Those over age 70 can remember the time in America when every man was expected to aspire to the goal of being a gentleman. But because no one can give what he does not have, and thanks to three generations of fathers and mothers, grandfathers and grandmothers rejecting each other, the ethos of gentlemanliness has eroded. Millennial fathers raising young sons now must invent out of whole cloth what family, school, college, and media have failed to give them.
Cardinal John Henry Newman defined for all time the ideal of the gentleman as he set about the task of being the first rector of Ireland’s new university (now University College Dublin, my alma mater). For him, training gentlemen was the central measure of a university’s capacity to contribute to society.
Newman’s gentleman is habitually considerate of the physical, emotional, and even the intellectual safety and comfort of those around him, doing so with a degree of self-control so practiced and relaxed it goes unnoticed. Though he is most reasonable, he knows that, in relationships, kindness is more powerful than reason, and therefore seeks to understand others, most especially his opponents, while remaining a man of principle in his own actions. Because he is reticent to draw attention to himself, he is attentive to the temperament of others, which makes it easier for him to give them the benefit of the doubt. His habit of making others look good leads to ease in leadership. Though all this is a tall bill, it is one worth aspiring to. It is achievable. It has been done by many, repeatedly.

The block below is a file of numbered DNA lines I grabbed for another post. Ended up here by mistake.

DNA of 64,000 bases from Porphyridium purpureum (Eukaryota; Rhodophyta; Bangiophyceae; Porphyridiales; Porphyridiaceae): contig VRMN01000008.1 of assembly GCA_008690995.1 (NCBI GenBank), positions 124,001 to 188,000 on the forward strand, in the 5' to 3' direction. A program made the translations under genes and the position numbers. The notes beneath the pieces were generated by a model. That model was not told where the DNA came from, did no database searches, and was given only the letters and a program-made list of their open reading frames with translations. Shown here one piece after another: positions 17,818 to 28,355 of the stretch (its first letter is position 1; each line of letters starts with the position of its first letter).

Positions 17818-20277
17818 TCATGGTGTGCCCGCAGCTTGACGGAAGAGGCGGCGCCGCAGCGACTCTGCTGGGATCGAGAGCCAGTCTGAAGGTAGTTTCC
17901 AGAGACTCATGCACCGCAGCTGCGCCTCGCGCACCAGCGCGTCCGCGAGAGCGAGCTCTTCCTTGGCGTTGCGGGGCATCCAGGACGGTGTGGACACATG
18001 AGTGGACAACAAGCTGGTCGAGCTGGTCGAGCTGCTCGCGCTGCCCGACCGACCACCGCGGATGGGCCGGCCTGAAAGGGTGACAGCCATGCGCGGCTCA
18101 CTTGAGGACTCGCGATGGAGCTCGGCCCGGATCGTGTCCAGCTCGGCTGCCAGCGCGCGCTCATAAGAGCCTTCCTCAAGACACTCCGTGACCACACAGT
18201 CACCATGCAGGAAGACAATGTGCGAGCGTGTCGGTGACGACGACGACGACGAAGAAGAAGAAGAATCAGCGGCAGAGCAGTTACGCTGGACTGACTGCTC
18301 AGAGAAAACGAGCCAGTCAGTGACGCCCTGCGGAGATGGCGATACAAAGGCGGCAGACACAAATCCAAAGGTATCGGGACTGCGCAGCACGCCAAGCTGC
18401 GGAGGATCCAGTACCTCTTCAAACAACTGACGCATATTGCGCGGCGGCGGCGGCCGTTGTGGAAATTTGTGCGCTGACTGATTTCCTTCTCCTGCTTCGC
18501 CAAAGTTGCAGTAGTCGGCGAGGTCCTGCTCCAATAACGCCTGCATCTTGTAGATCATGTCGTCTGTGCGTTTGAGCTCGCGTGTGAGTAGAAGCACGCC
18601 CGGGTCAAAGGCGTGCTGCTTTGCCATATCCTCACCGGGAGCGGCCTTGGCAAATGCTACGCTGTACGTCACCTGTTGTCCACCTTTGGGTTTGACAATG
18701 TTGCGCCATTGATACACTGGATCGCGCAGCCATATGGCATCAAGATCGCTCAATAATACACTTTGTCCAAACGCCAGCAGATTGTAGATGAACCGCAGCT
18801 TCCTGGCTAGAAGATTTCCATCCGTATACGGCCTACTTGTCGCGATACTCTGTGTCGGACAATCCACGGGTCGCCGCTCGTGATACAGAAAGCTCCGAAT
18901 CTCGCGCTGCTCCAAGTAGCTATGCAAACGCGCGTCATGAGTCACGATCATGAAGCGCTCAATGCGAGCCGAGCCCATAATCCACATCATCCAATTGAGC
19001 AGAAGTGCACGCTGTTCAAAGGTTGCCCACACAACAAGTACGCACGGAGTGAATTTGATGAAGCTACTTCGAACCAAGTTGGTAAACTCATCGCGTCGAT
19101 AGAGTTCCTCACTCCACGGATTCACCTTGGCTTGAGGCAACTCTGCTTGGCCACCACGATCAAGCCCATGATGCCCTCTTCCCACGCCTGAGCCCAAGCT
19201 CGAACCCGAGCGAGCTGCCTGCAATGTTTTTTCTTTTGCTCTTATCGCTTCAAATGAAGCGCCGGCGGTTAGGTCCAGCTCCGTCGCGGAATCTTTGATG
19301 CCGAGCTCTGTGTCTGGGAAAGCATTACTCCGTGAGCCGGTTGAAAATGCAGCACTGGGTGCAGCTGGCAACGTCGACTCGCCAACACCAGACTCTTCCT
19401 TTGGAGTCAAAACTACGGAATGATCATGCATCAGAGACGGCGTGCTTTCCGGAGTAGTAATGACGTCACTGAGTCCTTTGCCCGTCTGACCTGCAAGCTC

Because we are all imitators, any father who aspires to form such greatness in his sons must first set the same bar for himself. If his own father was a gentleman, he has a great head start, but if, as for so many today, his father was not around or was not a gentleman, he seeks his own role models, knowing it is easier to imitate than to invent what he was not given.
He understands that if his son is totally confident that he is liked by his father, then he will imitate him. Therefore, he invests heavily in playtime when his son is small because this can bind his son’s heart to his with an ease that quickly recedes, and which is totally gone by adolescence when this closeness will be most needed. If the boy’s mother simultaneously conveys her delight in his father, then their son is a boy without conflicts who will absorb everything he can about being a gentleman.
But how does a man evoke such a response from the mother for his sons? By dint of constant effort, starting in earnest when his son is still in the womb. During courtship, it is easy to be a gentleman because the woman is so desirable, and the man is seeking to win her. However, marriage “up close and frequent,” especially during pregnancy, tests men in ways beyond anything most expect: having to think first of the wife’s needs and desires, physically, emotionally and even intellectually; overlooking her mistakes; giving her the benefit of the doubt when he is about to criticize; learning the limitations of her temperament, that temperament that attracted him before marriage but did not show its accompanying weaknesses till the intimacy of married life unmasked them. (The wife is simultaneously learning the same about him.)